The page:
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    >If casting is so frowned upon, there must be a better way to design such a structure, and I'm curious as to what that is.
    Templates are far better than void*'s for implementing generic data structures.
    My best code is written with the delete key.

  13. #13
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    Originally posted by Prelude
    >If casting is so frowned upon, there must be a better way to design such a structure, and I'm curious as to what that is.
    Templates are far better than void*'s for implementing generic data structures.
    But would they let you store a variety of different objects? For example, std::map is a template that lets you store a list of any kind of object, as long as each one is the same. What if you wanted to store a list of floats and chars (strange example, but I'm trying to stick to basic types)?

  14. #14
    Toaster Zach L.'s Avatar
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    For what you're talking about, you might want to look into unions.

    Though, in general keeping an array of objects of different type (void*'s if you will) is not particularly useful since you have to keep track of what they are somewhere, and you can get into some really messy RTTI stuff.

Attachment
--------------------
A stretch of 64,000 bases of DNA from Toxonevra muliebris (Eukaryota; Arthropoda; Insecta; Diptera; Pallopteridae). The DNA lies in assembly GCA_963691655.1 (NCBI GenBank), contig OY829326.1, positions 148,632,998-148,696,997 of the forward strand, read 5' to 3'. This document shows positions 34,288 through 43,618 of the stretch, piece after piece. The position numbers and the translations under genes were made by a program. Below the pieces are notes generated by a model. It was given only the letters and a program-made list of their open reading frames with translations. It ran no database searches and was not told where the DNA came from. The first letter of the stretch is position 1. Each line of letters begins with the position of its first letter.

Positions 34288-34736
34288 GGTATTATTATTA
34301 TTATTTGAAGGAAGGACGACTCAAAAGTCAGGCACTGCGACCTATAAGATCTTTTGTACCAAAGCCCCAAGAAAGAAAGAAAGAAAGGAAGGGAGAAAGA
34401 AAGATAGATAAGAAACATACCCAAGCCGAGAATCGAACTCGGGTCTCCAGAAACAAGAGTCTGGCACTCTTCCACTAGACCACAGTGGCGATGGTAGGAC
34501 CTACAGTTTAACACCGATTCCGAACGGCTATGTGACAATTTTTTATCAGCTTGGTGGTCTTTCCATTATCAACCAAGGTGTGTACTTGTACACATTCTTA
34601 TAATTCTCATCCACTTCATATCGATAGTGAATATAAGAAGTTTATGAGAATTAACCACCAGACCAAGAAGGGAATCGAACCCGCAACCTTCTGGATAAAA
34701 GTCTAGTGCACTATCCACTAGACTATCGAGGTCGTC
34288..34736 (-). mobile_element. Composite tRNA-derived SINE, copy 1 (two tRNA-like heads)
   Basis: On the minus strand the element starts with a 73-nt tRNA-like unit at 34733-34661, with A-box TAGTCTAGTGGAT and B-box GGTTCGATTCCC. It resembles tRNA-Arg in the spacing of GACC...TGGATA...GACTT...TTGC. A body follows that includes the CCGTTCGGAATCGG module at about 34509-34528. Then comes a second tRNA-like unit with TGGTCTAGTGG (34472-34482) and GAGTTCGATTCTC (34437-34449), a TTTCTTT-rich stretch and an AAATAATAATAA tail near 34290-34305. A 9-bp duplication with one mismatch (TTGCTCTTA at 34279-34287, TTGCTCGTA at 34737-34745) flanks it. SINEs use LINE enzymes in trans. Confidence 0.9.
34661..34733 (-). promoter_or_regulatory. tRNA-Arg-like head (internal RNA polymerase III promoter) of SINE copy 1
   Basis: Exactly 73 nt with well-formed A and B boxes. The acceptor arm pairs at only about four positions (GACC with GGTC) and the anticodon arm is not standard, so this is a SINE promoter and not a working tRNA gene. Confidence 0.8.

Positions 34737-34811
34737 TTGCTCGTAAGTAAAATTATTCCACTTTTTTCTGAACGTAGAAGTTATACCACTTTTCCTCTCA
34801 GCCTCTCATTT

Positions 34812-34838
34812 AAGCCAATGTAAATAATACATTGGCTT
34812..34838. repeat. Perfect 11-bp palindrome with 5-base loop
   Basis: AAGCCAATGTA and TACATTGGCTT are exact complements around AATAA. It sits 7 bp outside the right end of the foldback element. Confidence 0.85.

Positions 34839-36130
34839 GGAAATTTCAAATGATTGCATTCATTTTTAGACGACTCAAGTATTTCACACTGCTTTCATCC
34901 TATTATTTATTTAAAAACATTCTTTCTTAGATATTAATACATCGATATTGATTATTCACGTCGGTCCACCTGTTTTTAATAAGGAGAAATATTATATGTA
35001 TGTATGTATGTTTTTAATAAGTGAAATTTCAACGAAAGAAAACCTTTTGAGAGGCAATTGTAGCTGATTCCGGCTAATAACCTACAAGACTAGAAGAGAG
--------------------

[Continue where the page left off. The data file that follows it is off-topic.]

If you need multiple types of objects in a structure, you might want to consider deriving them all from a common base class.
    The word rap as it applies to music is the result of a peculiar phonological rule which has stripped the word of its initial voiceless velar stop.

  15. #15
    Code Goddess Prelude's Avatar
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    >But would they let you store a variety of different objects?
    A heterogeneous data structure is what you're talking about. Generally, keeping a data structure of completely different types isn't as useful as you might think. The bookkeeping is tedious and the gain superficial. However, you can use inheritance and polymorphism to create a data structure of abstract base class pointers and use those pointers to access derived objects of different types. Such structures of similar types are very useful, and the language supports them easily.
    My best code is written with the delete key.